• Oil Stocks Get a Haircut
  • What’s the trend for oil?
  • What my barber knows about oil

Fellow Resource Prospector,

There’s nothing like a
haircut to make you feel better about yourself. I was long overdue for one until this past weekend. When my hair gets too long I can always brush
it back or mat it down, but there comes a day when I say enough – it’s
time. For me, the motivating factors were
a few sideways looks and subtle hints from my wife.

I’m not
the only one to get a haircut this past week. The first week of May proved disastrous for oil prices, and by direct
correlation, oil stocks. The motivating
factor was a lack of price support. I’ll describe this in detail in a
moment.

The largest index of oil
companies, called the NYSE Arca oil index (AMEX:
XOI
), fell nearly 10% last week. This index tracks the 13 largest oil companies in the production,
exploration and development sectors.


I’ve drawn a price channel
showing the uptrend from February lows. These
three lines represent the median price in the middle, the highest high up top,
and the lowest low at the bottom. It’s
hard to believe, but traders put a lot of stock (literally) into price channel trends. And as soon as trends go the other way,
they’ll pull every penny out of harm’s way.

You can
see how there was some level of support at 1100 – but when prices didn’t hold
there, it was look out below. That price
level of 1100 was an important one for traders. You can eyeball the extension of the trend and see that 1100 was the
bottom level for the uptrend.

Obviously, the oil stock
haircut is still in progress. Like any
trend, this downtrend will continue until it stops. I’ve talked about price trends before, and I
realize that statements like the one above sound a little obvious. But it’s true! I’m not a trader by any means, but looking at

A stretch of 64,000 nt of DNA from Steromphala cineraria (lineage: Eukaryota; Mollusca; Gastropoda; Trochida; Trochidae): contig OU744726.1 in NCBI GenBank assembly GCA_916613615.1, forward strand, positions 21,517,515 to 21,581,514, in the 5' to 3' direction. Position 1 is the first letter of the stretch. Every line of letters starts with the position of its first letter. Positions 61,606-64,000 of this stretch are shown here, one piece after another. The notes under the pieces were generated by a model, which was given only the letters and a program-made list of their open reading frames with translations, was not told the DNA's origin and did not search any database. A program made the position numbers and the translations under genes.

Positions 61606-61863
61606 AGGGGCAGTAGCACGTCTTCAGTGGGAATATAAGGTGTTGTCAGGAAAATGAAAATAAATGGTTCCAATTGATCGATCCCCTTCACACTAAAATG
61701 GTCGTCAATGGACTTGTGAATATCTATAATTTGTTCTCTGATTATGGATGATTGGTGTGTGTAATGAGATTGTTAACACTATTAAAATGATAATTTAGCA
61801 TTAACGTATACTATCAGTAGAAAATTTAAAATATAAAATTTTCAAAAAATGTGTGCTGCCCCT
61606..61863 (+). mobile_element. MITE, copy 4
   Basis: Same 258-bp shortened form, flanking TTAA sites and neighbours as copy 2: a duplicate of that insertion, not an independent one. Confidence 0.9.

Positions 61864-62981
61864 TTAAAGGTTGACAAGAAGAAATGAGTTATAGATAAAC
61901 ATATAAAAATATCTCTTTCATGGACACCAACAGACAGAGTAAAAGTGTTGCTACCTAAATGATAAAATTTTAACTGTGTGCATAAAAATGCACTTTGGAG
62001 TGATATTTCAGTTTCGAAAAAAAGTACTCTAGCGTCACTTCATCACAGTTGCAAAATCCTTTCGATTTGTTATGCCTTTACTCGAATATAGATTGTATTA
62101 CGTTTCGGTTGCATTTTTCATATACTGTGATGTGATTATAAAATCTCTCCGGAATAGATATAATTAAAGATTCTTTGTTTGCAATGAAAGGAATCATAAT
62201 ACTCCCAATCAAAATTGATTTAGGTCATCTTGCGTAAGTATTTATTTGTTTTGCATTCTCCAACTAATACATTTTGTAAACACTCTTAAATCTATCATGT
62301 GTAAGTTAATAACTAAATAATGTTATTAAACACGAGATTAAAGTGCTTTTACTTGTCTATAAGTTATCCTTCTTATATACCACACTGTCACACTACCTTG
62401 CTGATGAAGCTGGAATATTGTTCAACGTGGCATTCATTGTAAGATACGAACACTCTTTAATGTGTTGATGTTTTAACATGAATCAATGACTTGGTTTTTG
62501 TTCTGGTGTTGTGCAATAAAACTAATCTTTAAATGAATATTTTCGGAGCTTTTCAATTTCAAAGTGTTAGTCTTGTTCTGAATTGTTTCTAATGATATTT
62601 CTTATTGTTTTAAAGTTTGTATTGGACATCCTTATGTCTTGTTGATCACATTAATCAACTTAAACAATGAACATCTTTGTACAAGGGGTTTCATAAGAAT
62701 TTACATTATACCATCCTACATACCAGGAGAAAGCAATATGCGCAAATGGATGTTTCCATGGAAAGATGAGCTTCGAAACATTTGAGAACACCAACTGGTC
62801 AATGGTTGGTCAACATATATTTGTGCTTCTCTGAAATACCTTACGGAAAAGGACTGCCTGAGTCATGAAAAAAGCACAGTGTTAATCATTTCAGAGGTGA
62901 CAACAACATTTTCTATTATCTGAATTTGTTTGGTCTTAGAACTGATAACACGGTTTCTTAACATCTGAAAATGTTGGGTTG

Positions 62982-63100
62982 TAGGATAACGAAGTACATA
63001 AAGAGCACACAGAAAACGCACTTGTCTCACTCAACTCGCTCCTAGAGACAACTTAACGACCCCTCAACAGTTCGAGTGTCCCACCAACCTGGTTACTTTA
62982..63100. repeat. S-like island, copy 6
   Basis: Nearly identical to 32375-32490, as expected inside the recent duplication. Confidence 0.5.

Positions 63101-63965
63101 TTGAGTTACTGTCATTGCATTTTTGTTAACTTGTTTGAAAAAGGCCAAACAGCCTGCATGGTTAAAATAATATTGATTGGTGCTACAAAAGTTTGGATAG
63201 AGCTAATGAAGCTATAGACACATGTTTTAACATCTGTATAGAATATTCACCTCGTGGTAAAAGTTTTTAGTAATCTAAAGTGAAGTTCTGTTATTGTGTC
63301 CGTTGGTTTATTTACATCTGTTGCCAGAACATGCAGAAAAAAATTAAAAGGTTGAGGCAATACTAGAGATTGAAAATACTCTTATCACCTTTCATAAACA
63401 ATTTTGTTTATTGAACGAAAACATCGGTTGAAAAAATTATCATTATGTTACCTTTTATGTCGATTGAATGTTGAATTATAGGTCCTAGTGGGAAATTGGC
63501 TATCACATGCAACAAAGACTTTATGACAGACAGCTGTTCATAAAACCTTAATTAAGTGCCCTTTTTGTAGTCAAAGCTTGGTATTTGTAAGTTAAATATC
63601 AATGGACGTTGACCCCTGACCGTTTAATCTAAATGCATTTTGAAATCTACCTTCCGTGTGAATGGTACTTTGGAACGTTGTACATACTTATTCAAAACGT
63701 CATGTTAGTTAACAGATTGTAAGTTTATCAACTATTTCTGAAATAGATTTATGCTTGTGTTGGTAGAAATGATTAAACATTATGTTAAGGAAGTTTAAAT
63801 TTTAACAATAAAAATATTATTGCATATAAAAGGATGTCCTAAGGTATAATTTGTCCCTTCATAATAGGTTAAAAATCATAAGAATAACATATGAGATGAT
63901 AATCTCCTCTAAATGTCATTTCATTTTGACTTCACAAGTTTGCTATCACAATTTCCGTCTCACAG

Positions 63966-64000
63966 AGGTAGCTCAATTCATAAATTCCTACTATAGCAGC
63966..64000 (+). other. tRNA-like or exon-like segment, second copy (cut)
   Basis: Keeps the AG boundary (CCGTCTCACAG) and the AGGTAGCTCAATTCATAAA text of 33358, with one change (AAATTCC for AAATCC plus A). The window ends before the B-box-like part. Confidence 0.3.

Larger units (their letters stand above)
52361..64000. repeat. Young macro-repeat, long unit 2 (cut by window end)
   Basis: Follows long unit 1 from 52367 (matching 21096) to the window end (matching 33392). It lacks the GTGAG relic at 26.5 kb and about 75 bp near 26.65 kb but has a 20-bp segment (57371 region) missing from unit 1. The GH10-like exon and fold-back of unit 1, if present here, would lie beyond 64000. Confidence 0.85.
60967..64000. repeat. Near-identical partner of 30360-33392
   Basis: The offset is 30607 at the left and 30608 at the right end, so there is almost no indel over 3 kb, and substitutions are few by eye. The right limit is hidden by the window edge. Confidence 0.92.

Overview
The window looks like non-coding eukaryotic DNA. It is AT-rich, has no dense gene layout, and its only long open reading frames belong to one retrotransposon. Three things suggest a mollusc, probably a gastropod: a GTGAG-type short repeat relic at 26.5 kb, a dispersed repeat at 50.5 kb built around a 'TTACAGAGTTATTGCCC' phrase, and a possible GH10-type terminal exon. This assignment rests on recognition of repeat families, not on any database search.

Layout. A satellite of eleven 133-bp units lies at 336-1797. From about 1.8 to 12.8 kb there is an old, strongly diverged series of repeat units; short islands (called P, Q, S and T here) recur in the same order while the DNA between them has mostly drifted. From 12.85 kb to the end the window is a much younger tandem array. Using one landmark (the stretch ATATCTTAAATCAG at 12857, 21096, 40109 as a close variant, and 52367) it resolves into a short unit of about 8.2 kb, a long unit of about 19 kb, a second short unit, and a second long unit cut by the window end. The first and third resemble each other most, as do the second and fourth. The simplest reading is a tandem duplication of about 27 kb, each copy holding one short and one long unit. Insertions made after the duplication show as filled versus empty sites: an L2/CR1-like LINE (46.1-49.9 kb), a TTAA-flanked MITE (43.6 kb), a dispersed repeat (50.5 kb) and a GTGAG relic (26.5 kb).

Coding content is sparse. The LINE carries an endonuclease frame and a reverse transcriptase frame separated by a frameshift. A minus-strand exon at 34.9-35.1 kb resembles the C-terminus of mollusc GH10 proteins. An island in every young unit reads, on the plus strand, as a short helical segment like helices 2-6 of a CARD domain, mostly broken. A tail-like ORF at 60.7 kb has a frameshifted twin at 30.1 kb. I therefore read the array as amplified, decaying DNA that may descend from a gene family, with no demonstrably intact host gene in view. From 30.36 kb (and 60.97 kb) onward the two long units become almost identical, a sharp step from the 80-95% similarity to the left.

a chart and picking a future bottom is a lot harder than looking at a chart and
seeing a current trend.

The chart above represents
what’s known as a falling knife for the month of May. Prices are falling so far, and so fast, that
to try to pick the perfect time to buy as they’re falling would be like trying
to catch a knife dropped from a 100 story building. Sure, you might be able to do it and beat the
crowds, but it’s so much easier and very much safer to wait until it hits the
pavement. Then you can pick it up
without worrying about losing an arm or a leg in the process.

If you’re not an owner of
oil stocks, or you want to own more oil stocks, wait until this knife hits the
pavement and the trend reverses, THEN it will be the time to add to or start a
position.

This 13 company index could
test the year-to-date lows of 990 – but there are also the sub-800 lows of just
over a year ago to contend with as well. I won’t pretend to know which lows the index will test, but I’ll look
for any reversal at these key numbers as a time to buy.

I realize
all of this talk might sound suspiciously like I’m telling you to time the
market. But I’m not. I think we can all agree – even my barber –
that oil prices are headed much, much higher in our lifetimes. So it’s not a question of if, but when, we
should buy oil stocks. The answer of
when, is: once their prices have stopped falling like a dropped knife. That’s not timing the market. We’re not picking a bottom; we’re waiting for
an uptrend.

But enough trader-babble,
and let’s get back to my haircut: my barber Kelly wanted to know if the
gigantic oil spill off the coast of Louisiana would cause oil prices to
rise. It’s a good question. With an estimated 5,000 barrels a day going
to waste, Kelly wondered if that decreased supply would have a bullish effect
on prices.

According the EIA, the world
uses between 6.5 and 7.0 million barrels per day. The 5,000 barrels leaking in the Gulf of Mexico represents just a bit less than 1/10 of 1%
of daily consumption. So, the answer is,
no, this wasted oil will not have much of an effect, if any, on oil
supply.

But psychologically, the
spill is having a monstrous effect on oil stock prices. Who wants to own a company like BP (NYSE: BP) that’s responsible for such
an awful ecological disaster? Obviously
we can assign some of the blame for falling oil prices at the feet of the broad
market haircut, but a genuine hatred for the industry isn’t helping.

And while the sight of
moored fishermen, dying wildlife and polluted beaches in Louisiana tugs at my heartstrings, I haven’t
noticed a drop-off in my driving or my consumption of crude-oil fueled
goods. Have you?

As long as I’m somewhat
complicit in the destruction, it doesn’t make any sense to forego the
investment implications of cheaply valued oil stocks.

I’m looking for an
opportunity to add to my oil positions, and unless you’re a hermit or already
too rich from oil, I hope you’re doing the same.

To opportunity,

Kevin McElroy

Editor

Resource Prospector

Published by Wyatt Investment Research at